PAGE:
You must exaggerate your fears;
disaster such a course demands.
Just one storm in ten thousand years
could drown all of the Netherlands.
Although the odds of such disaster
are very small the Dutch have built
strong dikes the element can master,
protecting Holland to the hilt,
and when a deluge comes like Noah’s
when rainstorms from the clouds have burst
the Dutch will all turn into rowers,
prepared like Noah for the worst.
Exaggerating fears may not
make all the difference when your time
has run out like the sea-green snot
from noses of sad men who rhyme.
Inspired by an article in the NYT, May 30 2006, by John Schwartz (“An Autopsy of Katrina: Four Storms, Not Just One”) :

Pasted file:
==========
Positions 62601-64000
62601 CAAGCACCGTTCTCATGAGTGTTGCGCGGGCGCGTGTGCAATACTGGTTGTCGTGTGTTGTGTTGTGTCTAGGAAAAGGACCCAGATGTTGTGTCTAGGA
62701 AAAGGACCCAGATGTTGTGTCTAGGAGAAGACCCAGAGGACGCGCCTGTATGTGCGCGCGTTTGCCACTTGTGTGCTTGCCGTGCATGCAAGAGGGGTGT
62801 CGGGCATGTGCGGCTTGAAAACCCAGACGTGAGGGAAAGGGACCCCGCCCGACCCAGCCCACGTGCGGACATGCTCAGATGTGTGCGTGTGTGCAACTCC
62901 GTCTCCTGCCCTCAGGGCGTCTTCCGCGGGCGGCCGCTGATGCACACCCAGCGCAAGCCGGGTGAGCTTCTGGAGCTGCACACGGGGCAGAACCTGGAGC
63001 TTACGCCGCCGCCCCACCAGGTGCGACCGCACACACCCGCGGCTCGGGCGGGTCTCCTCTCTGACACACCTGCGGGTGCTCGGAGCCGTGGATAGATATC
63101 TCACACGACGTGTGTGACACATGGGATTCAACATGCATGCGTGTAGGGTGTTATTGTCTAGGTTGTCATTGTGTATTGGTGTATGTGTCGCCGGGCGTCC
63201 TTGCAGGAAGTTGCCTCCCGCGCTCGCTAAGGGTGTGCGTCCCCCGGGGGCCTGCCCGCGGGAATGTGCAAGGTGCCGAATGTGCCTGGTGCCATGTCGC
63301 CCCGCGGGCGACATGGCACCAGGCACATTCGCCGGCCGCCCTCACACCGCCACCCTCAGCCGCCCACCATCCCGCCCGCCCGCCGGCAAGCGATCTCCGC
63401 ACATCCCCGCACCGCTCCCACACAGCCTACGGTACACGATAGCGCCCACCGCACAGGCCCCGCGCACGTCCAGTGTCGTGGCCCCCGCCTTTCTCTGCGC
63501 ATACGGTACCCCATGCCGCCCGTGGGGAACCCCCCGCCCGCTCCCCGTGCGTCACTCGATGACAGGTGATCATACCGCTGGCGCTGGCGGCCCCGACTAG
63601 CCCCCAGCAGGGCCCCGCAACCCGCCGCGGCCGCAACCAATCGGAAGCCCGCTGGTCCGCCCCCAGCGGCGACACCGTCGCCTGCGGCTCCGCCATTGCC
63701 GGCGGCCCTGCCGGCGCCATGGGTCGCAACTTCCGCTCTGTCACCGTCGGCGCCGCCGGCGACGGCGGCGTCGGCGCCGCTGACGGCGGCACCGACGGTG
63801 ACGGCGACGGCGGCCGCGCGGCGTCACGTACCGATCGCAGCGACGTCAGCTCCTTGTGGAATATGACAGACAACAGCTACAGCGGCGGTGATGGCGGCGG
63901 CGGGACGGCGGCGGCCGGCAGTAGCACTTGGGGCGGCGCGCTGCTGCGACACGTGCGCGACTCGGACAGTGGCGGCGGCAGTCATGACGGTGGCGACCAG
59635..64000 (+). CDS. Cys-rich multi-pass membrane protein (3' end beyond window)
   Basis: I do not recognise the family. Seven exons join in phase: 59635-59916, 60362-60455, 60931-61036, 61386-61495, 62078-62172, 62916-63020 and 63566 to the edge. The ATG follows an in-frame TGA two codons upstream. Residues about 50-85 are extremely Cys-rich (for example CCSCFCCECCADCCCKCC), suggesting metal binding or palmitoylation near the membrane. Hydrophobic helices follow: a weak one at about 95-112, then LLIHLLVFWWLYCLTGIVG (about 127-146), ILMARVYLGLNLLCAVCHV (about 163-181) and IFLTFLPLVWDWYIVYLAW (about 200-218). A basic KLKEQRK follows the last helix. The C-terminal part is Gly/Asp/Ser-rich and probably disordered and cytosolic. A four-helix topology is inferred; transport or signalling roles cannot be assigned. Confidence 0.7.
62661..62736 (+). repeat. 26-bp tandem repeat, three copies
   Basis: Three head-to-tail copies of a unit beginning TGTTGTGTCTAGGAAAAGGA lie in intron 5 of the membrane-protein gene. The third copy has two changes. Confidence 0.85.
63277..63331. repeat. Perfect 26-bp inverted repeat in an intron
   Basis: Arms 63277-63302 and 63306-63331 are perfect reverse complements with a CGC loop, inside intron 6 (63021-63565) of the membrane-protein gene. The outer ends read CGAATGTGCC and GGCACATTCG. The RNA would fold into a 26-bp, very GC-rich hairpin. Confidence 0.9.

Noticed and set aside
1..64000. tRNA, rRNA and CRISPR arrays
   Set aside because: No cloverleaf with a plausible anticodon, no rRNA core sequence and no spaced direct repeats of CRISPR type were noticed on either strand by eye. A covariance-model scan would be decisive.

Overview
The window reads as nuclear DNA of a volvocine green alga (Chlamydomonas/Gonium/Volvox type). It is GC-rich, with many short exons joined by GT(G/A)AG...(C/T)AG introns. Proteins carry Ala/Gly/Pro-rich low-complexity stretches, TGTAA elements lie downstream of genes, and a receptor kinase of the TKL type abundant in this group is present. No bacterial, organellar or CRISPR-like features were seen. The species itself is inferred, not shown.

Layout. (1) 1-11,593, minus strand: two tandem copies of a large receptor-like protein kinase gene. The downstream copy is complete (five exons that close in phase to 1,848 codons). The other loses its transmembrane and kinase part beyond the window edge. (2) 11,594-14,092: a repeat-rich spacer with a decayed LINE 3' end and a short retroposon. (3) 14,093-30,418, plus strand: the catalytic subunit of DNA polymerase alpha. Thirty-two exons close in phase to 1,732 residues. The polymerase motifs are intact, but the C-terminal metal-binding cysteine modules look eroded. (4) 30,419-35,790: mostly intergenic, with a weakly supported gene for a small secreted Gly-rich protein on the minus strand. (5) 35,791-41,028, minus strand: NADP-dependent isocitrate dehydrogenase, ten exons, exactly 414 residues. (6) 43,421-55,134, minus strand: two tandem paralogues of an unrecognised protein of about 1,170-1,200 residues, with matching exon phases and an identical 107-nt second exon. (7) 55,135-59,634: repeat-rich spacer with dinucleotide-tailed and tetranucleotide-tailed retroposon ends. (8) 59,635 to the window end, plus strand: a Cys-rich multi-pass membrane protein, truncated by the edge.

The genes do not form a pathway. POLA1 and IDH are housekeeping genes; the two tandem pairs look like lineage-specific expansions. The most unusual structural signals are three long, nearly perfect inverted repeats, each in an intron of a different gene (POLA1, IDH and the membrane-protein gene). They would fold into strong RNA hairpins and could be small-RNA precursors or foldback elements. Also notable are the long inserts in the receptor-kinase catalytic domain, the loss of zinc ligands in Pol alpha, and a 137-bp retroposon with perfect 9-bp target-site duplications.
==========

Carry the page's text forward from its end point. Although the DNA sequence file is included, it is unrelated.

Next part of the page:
Dr. Daniel, who is reviewing the corps inquiry, said that today's engineers based their designs for buildings in areas prone to hazards like floods and earthquakes on statistical analyses that run through all probable conditions and produce estimates that more closely characterize the risks. The Netherlands has built flood protection to withstand surges that might be expected every 10,000 years. Jurjen Battjes, a flood expert there who is working with Dr. Daniel's group, said his nation began embracing the statistical approach in the 1930's and got a wake-up call with floods in the 1950's. The Dutch planners extrapolated conditions far greater than anything seen in history but still possible, he said, and estimated the costs of protection, including the economic and social costs of failure, and boiled it down to a cost-benefit curve. The ultimate decision, he said, is less technical than political: 'How much money do we want to spend now for protection in the future? '